Some dictionaries state that this is from earlier ぎこつない (gikotsunai, “blunt, brusque, rough”), with an early citation from 1534, but no further derivation given. The ending ない (-nai) appears to be the regular suffix indicating a quality or state (likely related to verb ending ぬ nu). However, there is no clear etymon for the gikotsu portion.
Meanwhile, there is the now-obsolete classical Japanese adjective 骨無し (kochinashi) of very similar meaning, with citations in the Heian-period book The Tale of Genji. A later form 骨無し (kotsunashi) is dated to the mid-1300s, a couple centuries later. The kanji are likely ateji: the literal meaning of boneless as spelled does not fit the semantics of how this term is used. The -nashi portion is very likely the same -nai adjectival suffix indicating a quality or state, while the kotsu or kochi portions can be found in reduplicative native-Japanese adverbs こちこち (kochikochi, imitative of the sound of ticking, or rattling; also used to describe something moving uneasily due to stiffness or lack of lubrication) and こつこつ (kotsukotsu, imitative of the sound of hard objects striking, such as doors or wooden clogs; also used to describe a person's looks or personality as angular or prickly). However, there is no clear etymon for the gi- portion. It might be an alteration of 気 (ki, “mood, temperament”).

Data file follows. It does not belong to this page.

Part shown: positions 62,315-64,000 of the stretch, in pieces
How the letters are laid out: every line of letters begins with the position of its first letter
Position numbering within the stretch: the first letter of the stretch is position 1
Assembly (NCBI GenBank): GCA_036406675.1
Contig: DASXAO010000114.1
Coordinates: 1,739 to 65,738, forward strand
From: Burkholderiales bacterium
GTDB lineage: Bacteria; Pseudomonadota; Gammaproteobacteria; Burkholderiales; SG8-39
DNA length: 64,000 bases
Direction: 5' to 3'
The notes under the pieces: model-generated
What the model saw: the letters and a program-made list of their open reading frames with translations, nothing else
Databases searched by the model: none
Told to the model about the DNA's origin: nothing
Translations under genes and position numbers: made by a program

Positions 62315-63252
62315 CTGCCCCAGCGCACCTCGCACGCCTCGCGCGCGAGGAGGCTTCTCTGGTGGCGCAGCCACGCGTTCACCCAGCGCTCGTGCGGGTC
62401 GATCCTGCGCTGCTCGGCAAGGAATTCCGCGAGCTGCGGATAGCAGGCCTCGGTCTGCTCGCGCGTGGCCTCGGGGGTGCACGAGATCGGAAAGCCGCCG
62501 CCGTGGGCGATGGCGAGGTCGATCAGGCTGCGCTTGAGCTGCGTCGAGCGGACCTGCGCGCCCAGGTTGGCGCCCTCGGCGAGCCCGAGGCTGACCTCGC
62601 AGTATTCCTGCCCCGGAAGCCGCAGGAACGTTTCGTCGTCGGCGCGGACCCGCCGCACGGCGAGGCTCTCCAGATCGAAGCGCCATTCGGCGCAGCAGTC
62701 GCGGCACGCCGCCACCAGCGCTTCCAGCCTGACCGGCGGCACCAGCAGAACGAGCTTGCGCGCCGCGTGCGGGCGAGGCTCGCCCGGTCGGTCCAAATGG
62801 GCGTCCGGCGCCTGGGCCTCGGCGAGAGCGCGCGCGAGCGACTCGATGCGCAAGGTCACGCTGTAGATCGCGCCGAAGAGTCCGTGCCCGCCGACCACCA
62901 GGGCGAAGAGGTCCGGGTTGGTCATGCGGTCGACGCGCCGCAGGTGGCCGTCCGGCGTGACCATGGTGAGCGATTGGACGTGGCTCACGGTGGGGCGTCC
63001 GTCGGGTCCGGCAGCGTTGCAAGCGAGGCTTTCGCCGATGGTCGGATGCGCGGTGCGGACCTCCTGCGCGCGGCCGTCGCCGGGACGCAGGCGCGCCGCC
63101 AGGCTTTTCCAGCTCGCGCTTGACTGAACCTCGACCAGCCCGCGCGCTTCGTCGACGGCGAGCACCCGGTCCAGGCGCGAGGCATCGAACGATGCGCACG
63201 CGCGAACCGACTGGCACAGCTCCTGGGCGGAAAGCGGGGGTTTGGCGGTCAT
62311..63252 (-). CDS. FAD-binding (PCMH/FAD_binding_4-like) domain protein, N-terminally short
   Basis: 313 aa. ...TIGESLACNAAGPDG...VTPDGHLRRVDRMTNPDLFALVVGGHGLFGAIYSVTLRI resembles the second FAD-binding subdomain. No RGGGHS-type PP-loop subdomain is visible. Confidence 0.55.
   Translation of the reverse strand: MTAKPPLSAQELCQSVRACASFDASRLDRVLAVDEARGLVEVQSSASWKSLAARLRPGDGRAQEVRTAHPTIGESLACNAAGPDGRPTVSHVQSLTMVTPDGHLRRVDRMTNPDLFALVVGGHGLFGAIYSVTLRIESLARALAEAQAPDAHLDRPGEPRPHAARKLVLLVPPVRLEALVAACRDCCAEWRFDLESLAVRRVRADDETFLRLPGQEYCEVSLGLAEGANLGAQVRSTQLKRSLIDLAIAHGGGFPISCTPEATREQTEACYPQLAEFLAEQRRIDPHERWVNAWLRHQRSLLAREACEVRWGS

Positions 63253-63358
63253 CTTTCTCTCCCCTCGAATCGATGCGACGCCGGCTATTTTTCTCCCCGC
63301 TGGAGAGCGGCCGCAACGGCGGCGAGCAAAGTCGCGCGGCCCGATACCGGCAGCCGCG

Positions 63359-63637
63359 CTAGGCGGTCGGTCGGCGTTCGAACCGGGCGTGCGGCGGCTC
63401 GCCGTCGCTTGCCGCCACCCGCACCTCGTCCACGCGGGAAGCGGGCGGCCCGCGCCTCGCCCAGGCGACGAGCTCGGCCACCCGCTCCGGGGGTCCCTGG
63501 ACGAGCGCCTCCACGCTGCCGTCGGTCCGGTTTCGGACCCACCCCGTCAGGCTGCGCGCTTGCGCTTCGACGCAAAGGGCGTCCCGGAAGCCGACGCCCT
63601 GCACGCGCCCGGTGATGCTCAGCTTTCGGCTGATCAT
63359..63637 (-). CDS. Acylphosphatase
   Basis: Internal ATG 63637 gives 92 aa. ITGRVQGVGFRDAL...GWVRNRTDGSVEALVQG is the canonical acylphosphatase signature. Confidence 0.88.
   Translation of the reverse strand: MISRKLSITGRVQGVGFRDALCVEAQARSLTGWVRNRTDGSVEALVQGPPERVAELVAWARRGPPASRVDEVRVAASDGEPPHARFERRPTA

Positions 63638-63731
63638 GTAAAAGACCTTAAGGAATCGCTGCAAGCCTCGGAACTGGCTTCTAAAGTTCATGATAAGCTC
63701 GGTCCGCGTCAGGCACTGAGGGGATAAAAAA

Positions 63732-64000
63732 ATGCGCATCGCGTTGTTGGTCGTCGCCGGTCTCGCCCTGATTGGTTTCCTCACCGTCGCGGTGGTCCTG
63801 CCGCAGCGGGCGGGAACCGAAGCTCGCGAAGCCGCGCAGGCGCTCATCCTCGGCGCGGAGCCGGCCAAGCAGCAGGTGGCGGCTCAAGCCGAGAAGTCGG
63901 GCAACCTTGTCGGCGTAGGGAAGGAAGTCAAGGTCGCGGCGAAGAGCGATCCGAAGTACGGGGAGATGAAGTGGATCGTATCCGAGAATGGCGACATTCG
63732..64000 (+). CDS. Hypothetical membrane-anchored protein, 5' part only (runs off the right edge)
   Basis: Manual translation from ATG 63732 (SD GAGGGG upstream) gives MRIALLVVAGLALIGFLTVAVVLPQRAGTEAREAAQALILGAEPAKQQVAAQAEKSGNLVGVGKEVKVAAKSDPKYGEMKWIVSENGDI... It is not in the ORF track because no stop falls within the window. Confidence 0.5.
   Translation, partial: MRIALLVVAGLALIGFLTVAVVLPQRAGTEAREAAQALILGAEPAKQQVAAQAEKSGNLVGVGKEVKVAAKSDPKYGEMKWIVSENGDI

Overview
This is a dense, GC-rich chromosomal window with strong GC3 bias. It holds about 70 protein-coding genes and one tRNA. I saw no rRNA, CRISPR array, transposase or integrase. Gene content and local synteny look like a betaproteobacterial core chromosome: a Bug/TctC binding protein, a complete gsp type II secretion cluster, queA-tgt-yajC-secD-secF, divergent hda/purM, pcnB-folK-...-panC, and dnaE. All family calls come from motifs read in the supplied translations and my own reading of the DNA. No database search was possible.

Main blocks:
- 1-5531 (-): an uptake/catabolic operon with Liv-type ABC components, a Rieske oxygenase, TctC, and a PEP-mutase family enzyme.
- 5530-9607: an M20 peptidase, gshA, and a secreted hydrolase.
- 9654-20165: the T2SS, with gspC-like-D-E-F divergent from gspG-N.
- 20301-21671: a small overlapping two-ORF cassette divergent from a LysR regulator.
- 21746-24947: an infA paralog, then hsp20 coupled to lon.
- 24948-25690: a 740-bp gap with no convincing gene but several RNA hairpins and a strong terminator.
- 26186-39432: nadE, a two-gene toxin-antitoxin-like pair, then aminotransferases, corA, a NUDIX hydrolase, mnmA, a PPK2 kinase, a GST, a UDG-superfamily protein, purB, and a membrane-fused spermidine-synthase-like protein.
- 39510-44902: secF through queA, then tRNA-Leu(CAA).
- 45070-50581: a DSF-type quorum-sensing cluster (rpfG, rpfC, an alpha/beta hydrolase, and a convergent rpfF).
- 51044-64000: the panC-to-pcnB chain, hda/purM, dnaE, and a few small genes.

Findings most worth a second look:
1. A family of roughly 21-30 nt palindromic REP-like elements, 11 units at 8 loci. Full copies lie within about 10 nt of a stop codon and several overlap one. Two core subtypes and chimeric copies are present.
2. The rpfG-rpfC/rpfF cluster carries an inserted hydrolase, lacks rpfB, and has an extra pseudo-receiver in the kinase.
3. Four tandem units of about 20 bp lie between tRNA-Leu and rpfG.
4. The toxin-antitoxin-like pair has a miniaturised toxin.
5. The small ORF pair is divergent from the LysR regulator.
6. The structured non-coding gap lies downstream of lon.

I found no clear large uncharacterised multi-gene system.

- ぎごちない (gigochinai)
ぎこちない (-i inflection, romaji gikochinai)
- たどたどしい (tadotadoshii)
Gikochinai refers to action that is unrefined and not yet smooth due to lack of practice. Tadotadoshii refers to action that is halting or stumbling due to the actor making mistakes.